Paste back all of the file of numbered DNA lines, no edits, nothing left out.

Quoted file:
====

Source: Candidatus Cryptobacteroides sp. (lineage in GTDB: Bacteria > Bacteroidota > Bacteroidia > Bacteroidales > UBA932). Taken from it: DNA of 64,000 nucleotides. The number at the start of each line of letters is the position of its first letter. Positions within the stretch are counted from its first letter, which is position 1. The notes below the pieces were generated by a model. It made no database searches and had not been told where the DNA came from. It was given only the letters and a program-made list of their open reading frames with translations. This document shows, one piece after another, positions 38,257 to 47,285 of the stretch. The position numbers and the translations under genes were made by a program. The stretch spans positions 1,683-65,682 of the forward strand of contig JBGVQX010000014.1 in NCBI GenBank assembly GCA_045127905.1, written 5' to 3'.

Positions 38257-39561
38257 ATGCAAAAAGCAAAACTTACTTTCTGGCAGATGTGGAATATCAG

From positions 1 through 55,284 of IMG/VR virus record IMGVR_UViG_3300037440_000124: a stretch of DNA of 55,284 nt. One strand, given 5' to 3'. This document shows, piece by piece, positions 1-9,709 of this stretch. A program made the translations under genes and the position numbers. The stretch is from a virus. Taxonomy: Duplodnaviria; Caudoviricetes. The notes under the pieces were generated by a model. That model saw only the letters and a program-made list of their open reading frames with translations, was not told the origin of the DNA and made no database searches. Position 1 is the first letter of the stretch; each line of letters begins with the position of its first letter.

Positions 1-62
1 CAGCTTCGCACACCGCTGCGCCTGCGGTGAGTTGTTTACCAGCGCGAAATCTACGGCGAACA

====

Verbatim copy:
Source: Candidatus Cryptobacteroides sp. (lineage in GTDB: Bacteria > Bacteroidota > Bacteroidia > Bacteroidales > UBA932). Taken from it: DNA of 64,000 nucleotides. The number at the start of each line of letters is the position of its first letter. Positions within the stretch are counted from its first letter, which is position 1. The notes below the pieces were generated by a model. It made no database searches and had not been told where the DNA came from. It was given only the letters and a program-made list of their open reading frames with translations. This document shows, one piece after another, positions 38,257 to 47,285 of the stretch. The position numbers and the translations under genes were made by a program. The stretch spans positions 1,683-65,682 of the forward strand of contig JBGVQX010000014.1 in NCBI GenBank assembly GCA_045127905.1, written 5' to 3'.

Positions 38257-39561
38257 ATGCAAAAAGCAAAACTTACTTTCTGGCAGATGTGGAATATCAG

From positions 1 through 55,284 of IMG/VR virus record IMGVR_UViG_3300037440_000124: a stretch of DNA of 55,284 nt. One strand, given 5' to 3'. This document shows, piece by piece, positions 1-9,709 of this stretch. A program made the translations under genes and the position numbers. The stretch is from a virus. Taxonomy: Duplodnaviria; Caudoviricetes. The notes under the pieces were generated by a model. That model saw only the letters and a program-made list of their open reading frames with translations, was not told the origin of the DNA and made no database searches. Position 1 is the first letter of the stretch; each line of letters begins with the position of its first letter.

Positions 1-62
1 CAGCTTCGCACACCGCTGCGCCTGCGGTGAGTTGTTTACCAGCGCGAAATCTACGGCGAACA